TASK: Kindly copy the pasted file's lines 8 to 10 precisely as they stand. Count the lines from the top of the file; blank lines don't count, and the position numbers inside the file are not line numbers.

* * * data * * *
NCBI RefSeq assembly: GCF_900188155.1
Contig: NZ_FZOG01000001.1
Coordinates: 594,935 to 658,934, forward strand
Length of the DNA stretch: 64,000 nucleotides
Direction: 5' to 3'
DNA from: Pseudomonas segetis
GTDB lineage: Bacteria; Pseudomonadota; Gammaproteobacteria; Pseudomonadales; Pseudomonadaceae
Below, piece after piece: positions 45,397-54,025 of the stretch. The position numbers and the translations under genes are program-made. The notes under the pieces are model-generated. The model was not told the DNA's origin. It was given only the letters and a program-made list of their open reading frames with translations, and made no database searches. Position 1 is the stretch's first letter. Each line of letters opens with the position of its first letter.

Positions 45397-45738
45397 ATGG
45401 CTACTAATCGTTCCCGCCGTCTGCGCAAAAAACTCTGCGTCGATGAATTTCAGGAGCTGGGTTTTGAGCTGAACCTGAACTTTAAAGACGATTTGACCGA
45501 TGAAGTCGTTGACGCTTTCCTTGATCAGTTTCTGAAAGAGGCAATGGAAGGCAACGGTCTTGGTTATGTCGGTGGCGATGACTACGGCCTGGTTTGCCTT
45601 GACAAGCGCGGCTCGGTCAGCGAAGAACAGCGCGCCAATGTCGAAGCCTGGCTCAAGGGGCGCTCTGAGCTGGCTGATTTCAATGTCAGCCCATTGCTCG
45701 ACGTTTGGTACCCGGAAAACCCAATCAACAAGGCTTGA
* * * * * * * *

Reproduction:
Below, piece after piece: positions 45,397-54,025 of the stretch. The position numbers and the translations under genes are program-made. The notes under the pieces are model-generated. The model was not told the DNA's origin. It was given only the letters and a program-made list of their open reading frames with translations, and made no database searches. Position 1 is the stretch's first letter. Each line of letters opens with the position of its first letter.

Positions 45397-45738
45397 ATGG